When it comes to actually utilizing
@font-face to embed fonts on your site, you have some choices to make. Mainly, the choice is between self-hosting (where you serve the files along with the rest of your site) or using some sort of service. Each choice has its benefits, but there are some significant differences, so it pays to do your homework. Know what you want and what your project requires in terms of platform support, traffic levels, and typographic features, so you can be sure to make the right choice. It seems that most type vendors support one or both options these days, and even if you don’t see pricing for the option you want on the website, it often pays to send an email and just ask. You may be surprised at the answer. Each of these options has a cost—material, qualitative, or both—so I’m going to explain how they work, what is involved in using them, and some of their pros and cons. As with everything else on the Web, it seems, the answer is a clear-cut “it depends,” based on your individual circumstances and requirements.
Let’s get the money part out of the way. While there are certainly some notable exceptions, in most cases good type costs money. It costs because it’s hard to design, hard to finesse, and hard to make work well on all platforms and in all browsers. So just as with photography, we should expect to pay something for its use.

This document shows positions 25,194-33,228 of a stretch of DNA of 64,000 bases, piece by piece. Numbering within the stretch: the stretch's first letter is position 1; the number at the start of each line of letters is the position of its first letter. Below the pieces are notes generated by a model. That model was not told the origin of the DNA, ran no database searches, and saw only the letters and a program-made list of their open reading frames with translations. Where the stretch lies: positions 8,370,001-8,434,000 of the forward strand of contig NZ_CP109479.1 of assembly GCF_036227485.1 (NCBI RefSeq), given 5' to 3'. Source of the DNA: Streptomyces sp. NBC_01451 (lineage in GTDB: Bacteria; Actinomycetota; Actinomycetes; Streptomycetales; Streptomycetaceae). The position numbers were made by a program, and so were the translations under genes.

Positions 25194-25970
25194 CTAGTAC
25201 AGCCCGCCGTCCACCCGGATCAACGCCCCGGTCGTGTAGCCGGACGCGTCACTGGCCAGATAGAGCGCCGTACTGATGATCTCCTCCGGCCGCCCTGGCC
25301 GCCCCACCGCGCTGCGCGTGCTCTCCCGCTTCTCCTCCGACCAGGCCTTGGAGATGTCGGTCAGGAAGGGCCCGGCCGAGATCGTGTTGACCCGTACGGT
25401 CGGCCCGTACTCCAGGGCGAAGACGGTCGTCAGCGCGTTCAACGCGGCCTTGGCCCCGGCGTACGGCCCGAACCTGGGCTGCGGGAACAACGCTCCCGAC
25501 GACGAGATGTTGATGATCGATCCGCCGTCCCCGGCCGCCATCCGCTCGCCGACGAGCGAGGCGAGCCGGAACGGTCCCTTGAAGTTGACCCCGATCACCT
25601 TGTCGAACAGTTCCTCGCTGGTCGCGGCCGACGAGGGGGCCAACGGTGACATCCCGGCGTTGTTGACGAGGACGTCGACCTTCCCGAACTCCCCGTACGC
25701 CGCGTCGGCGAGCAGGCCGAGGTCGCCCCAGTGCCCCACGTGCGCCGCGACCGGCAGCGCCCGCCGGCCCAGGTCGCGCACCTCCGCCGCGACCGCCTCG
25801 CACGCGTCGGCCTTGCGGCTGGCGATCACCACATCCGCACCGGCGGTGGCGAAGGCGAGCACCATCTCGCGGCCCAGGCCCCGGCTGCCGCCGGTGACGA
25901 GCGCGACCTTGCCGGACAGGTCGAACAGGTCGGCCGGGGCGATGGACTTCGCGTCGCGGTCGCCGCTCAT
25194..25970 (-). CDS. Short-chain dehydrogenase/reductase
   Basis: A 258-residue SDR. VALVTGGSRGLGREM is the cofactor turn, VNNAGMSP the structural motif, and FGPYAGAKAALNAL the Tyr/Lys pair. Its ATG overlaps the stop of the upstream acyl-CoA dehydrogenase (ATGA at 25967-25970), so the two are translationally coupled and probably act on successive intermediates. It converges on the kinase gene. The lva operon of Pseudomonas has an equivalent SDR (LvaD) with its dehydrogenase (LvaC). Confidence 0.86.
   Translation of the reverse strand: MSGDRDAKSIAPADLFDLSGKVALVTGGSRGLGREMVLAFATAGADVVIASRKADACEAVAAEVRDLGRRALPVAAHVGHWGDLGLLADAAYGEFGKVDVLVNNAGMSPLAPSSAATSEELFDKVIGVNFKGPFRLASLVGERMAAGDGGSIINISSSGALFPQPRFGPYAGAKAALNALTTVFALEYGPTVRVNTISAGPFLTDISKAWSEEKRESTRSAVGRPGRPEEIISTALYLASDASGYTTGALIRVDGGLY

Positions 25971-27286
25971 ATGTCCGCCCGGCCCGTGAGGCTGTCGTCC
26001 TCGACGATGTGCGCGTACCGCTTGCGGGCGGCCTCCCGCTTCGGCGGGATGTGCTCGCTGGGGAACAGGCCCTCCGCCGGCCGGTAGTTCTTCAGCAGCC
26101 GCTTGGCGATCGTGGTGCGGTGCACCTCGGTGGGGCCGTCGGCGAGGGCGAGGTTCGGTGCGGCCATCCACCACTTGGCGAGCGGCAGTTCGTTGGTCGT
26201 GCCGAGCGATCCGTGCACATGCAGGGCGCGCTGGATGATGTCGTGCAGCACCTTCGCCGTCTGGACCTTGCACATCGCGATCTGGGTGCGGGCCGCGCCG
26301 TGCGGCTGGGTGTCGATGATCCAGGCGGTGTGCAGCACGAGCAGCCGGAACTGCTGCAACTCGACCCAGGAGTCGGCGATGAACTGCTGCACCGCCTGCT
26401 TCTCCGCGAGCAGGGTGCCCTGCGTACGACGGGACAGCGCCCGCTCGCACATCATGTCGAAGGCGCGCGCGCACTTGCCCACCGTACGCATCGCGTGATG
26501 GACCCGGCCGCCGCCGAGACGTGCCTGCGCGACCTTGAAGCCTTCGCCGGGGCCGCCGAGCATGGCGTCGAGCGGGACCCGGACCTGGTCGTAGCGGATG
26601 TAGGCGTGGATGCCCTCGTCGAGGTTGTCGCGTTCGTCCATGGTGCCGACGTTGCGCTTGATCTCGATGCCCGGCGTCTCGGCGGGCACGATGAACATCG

As a fan of type, I enjoy having lots of options. But to make sure I keep having those options, there need to be type designers. And if I don’t pay for fonts, there’s no money to pay type designers. Multiply that by “everyone” and it’s a pretty big problem. All those caveats and workarounds we have to contend with largely stem from the evolving landscape in font quality and typeface evolution, and if we don’t actually pay the licensing costs, the companies working to smooth out the technical problems and make web fonts available won’t survive, and our progress will stall.
A note about services that create web font files from your uploaded desktop fonts: plain and simple, it’s probably a violation of your End User License Agreement (read about them in the following sidebar). Unless that EULA explicitly states you can use it for font embedding, it’s not OK. (And realistically, the quality of an automatic conversion is likely to suffer.) It’s a bit like a file-sharing network; the network itself may not be illegal, but what happens on it most certainly is.
Thankfully, the terms most of these services present are generally reasonable, and geared toward making it easy for small shops to get an account and start using them with all of their clients. Most self-hosting licenses and services base costs on traffic levels. This is why it’s important to know your needs: while some services are only $100 per year for up to a million page views per month, if you have a much higher level of traffic, it can escalate costs quite a bit. One service shows a cost of $100 per month for 5 million monthly page views (a 12x increase in cost for a 5x increase in traffic). That may seem skewed, but the benefits in performance and reliability that come from using that service often can outweigh the cost.